Mollow: I don’t think so. Though as a practical matter the two laws may “arithmetically force” the borrowing, as a conceptual matter they do not, because cutting spending to bridge the chasm is logically possible, as is default. A law capping the debt ceiling and a later law mandating certain expenditures therefore do not seem to me to constitute a true—i.e., substantive—conflict between two federal laws. My sense is that Congress really has to explicitly raise the ceiling in order for the spending to be lawful. I don’t see a compelling argument that the new budget supersedes the debt ceiling, meaning that the latter has already been effectively repealed by Congress. One problem with an argument along those lines would be that if Congress had intended to repeal the “old law” it could have said so explicitly in the “new one”; a related problem is that extensions of the debt ceiling have occurred historically as independent legislative action. I think that it would be hard to argue persuasively that such actions were essentially superfluous, that Congress could have accomplished the same result by simply enacting spending legislation.
Nowakowski: Turning from federal law to constitutional issues: is section 4 of the 14th amendment relevant to this debate? Given the amount of interest and the size of the deficit, if the government can’t borrow more because it is at the legal limit, will it be forced to default, eventually?
Mollow: Regarding the Fourteenth Amendment, I don’t think so, though some commentators (e.g. Yale’s Balkin) have suggested that it could be relevant. The Fourteenth Amendment—ratified in 1868, shortly after the Civil War—provides: “The validity of the public debt of the United States. . . shall not be questioned.” So the argument has been raised that President Obama could spend by executive order on the basis of this language. This is a novel argument, as I understand it, and one that I do not expect to see taken very seriously; apparently the White House has made clear that it does not intend to invoke this expansive view of executive power under the 14th Amendment.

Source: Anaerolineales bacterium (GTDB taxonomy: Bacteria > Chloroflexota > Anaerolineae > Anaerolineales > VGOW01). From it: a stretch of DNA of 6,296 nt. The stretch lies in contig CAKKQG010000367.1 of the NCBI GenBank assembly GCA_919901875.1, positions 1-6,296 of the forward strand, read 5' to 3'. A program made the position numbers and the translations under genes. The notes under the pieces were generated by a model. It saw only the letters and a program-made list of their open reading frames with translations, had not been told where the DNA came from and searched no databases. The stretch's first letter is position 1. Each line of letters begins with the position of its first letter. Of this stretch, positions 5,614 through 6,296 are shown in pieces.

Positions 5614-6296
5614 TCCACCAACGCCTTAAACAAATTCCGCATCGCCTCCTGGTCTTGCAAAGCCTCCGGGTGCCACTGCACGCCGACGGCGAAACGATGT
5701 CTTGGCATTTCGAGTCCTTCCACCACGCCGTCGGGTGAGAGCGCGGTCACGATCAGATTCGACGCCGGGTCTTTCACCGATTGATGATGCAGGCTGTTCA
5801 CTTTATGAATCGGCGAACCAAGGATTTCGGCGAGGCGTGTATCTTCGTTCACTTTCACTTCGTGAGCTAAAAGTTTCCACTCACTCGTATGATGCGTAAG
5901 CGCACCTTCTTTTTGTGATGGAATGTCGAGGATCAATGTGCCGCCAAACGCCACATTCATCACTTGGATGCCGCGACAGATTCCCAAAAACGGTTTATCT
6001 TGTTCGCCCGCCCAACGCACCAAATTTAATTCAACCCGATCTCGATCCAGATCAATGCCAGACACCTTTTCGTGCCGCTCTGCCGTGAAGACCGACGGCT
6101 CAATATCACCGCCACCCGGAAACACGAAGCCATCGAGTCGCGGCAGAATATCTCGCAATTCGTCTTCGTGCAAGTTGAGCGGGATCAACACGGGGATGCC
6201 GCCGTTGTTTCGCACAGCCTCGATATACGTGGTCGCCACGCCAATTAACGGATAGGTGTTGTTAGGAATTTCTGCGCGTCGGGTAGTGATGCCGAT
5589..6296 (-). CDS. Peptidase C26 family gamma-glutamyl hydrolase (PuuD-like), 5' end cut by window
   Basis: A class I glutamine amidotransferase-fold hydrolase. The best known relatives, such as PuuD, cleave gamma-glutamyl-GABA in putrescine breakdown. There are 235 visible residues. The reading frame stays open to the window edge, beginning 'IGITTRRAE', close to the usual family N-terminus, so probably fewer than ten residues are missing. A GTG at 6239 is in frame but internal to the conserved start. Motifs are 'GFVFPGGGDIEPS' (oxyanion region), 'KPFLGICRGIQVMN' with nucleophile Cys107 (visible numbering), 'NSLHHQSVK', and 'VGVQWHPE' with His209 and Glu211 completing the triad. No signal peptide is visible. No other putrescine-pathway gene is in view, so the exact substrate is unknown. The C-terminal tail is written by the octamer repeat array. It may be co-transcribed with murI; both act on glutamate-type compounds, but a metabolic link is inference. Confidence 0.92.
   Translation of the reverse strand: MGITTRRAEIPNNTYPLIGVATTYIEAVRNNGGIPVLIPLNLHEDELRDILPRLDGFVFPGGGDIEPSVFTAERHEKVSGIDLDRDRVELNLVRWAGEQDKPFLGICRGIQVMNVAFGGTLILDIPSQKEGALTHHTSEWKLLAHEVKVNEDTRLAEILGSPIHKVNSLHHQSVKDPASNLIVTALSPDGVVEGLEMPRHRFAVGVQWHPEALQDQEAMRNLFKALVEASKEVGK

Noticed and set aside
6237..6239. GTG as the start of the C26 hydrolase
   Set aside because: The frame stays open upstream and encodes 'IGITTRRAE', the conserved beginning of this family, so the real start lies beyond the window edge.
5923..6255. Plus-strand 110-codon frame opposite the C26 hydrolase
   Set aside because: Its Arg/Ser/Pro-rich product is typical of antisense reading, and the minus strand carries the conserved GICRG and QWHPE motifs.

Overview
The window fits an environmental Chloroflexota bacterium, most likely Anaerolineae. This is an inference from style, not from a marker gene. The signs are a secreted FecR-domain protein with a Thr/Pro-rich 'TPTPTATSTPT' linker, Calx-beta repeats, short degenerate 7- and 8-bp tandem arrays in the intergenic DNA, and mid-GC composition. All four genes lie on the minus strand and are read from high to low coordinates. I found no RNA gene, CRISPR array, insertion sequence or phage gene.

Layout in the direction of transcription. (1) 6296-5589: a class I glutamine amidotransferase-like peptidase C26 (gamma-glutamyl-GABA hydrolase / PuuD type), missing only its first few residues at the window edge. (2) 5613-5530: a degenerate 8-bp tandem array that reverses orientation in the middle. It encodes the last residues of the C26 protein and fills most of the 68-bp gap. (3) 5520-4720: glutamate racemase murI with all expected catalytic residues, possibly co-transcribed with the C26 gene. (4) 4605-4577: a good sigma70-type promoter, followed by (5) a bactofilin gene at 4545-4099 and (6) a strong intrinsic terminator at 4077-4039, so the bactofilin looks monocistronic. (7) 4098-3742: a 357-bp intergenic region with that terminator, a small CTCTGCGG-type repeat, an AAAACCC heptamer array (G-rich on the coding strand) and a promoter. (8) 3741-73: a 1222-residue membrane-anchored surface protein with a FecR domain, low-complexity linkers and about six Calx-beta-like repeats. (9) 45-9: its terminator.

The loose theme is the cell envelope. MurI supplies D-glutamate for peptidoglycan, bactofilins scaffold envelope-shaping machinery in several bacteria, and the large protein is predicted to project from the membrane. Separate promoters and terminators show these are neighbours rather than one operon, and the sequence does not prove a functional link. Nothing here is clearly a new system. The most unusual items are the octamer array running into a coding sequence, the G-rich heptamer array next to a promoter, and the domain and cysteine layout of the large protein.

And yes, under the hypothetical circumstances you specify default would be conceptually possible, as would slashing popular government programs. Neither of these arithmetical solutions would be politically plausible, though. I therefore really expect to see the Republicans cave (it may be that many of them are grandstanding to demonstrate to constituencies that their interests are being represented to the extent possible) and simply increase the ceiling. If the political conflict proves to be especially intractable, it is possible that there will be a brief selective default limited basically to entitlements (i.e., not bonds), and that the unpleasantness this entails will then force a deal, as a crisis or the appearance of one can sometimes be necessary to clarify the real political interests and their relative strengths. Default beyond this limited kind does not strike me as a realistic possibility as it would not serve the interests of any major political constituency and has not been foreseen by the bond markets.
David Mollow practices law in New York and Massachusetts. He received a J.D. from Columbia Law School in 1999 and a B.A. in history from Tufts University in 1994.
David Nowakowski is RGE’s senior director of research.